The accessibilty field rapidly expands: New Guidelines for Review, New Guidelines to Follow, New Evaluation Tools, New Science, New Browser Features, New Assistive Technology, New Technologies with New Accessibility Pitfalls, New Theories, More Myths Crushed, etc.
Accessibility Books can help, but keep an eye on the copyright date. Accessibility Conferences (particularly CSUN) are another great way to see what's coming & get updates. I visit accessibilty sites looking for updates, but sometimes there's nothing new, so I'm wasting my time!
I decided to subscribe to the sites that have news feeds. Unfortunately
not all of the big sites do. In the process, I found this great page from
Jared Smith of WebAIM:
"The Great Accessibility Blog Roundup"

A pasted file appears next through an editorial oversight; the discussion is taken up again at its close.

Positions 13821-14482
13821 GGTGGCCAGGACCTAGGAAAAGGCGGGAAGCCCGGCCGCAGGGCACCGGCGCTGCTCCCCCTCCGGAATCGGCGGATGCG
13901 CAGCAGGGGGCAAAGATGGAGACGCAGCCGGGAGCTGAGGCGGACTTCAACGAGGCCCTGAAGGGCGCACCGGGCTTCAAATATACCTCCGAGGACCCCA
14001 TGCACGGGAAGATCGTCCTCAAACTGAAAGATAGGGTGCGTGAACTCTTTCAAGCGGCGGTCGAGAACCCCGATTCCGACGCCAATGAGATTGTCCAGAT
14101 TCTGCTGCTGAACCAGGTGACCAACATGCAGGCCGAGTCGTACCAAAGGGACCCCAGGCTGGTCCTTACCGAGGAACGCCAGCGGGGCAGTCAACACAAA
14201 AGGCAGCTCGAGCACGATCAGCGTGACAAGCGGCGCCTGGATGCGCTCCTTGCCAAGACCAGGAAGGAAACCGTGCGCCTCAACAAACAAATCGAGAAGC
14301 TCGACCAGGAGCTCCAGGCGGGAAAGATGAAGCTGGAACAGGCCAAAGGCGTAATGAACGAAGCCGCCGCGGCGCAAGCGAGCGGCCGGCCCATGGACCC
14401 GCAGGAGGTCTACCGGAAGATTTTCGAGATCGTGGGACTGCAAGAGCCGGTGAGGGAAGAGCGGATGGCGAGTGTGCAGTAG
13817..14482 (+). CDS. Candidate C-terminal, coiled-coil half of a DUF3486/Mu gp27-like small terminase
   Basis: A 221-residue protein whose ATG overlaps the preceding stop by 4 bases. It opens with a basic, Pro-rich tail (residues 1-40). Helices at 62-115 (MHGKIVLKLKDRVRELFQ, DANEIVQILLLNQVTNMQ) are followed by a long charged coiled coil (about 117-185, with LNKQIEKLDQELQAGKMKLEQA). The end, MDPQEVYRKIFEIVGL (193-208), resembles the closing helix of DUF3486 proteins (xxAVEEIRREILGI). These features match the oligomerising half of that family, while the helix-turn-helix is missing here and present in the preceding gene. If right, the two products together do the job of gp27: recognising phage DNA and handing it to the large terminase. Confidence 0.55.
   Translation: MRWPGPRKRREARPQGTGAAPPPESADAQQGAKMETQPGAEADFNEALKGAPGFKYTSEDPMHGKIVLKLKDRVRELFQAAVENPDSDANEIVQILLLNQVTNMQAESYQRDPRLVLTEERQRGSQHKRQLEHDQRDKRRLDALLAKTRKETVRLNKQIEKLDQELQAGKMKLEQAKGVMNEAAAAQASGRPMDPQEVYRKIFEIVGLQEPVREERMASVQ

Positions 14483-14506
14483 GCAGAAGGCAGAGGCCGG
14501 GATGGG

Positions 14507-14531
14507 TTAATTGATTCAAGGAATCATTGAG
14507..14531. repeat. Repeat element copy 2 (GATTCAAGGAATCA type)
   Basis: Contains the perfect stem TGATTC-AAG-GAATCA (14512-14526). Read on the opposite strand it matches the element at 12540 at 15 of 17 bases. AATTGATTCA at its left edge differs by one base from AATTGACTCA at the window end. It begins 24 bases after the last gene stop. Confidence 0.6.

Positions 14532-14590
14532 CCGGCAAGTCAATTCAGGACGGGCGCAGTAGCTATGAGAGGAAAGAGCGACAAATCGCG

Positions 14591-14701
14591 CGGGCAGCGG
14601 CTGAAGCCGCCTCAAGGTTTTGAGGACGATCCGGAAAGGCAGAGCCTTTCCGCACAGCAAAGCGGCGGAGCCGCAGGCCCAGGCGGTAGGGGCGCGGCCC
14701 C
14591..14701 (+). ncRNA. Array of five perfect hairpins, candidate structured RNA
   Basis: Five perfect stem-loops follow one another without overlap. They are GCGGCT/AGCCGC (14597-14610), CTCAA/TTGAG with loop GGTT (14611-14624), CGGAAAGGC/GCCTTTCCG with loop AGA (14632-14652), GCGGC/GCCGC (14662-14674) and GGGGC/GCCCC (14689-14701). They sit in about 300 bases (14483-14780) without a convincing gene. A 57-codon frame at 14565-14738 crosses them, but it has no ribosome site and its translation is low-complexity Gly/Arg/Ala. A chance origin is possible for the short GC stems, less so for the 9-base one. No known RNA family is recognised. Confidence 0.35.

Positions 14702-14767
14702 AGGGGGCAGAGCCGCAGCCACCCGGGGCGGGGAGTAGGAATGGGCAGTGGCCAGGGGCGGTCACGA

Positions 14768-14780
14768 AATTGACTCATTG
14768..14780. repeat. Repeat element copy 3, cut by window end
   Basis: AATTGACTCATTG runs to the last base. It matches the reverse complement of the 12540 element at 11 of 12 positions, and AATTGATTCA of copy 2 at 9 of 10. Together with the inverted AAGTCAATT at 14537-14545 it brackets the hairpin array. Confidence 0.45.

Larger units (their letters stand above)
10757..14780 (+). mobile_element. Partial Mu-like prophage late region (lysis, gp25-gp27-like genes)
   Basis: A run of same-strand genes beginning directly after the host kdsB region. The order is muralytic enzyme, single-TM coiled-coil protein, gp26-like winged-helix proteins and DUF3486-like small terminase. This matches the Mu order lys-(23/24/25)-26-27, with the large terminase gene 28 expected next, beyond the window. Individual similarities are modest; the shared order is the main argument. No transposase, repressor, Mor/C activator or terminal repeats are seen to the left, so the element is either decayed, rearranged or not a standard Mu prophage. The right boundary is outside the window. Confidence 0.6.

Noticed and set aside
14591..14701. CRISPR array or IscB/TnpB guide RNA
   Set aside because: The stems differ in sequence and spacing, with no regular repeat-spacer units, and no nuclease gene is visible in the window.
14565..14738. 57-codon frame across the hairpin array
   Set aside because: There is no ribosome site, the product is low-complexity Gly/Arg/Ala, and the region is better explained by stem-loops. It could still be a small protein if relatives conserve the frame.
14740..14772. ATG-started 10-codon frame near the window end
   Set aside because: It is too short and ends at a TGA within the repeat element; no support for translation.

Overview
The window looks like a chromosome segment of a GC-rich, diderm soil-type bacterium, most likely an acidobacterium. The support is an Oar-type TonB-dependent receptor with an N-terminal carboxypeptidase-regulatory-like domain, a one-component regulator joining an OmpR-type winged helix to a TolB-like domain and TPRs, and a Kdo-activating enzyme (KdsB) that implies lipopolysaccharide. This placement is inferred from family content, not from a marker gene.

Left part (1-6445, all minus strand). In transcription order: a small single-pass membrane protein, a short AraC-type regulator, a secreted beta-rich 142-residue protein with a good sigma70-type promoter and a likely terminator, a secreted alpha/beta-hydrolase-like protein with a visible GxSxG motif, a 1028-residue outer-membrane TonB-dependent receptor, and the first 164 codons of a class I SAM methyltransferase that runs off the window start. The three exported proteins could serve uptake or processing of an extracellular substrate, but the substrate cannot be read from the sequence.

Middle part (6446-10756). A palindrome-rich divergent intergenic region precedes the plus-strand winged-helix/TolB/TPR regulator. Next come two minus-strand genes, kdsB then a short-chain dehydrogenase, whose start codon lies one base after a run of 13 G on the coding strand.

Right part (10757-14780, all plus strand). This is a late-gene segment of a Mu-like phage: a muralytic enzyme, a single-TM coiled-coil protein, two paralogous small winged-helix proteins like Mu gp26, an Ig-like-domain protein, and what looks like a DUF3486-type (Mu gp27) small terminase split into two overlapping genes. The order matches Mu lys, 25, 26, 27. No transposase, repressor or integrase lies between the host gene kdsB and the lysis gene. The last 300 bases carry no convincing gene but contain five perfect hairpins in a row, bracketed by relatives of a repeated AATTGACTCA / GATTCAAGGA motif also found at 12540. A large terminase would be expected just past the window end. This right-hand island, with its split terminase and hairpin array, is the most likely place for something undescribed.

Be sure to check out the additions that folks made in the comments section as well!
How do you know what to do when the experts disagree, or when the guidelines don't specifically cover something you need to mark-up? What if you are trying to create an extremely usable application for all users that goes beyond standard Web Accessibility?
A knowledge of how people with disabilities use the Web is essential in these cases. With that knowledge, you can make these decisions for users with disabilities just as you would make these decisions for users without disabilities.
Including users with disabilities in your testing efforts is a great approach. Before you do this though, it is important to get an understanding of the variety of approaches to access that exist, so that you can design the tests to cover as many approaches as possible.
Many organizations have created video libraries that give just such an understanding. These are excellent resources for those looking to set up usability testing for people with disabilities & for Web developers looking for a better understanding of the intent of the many accessibility guidelines.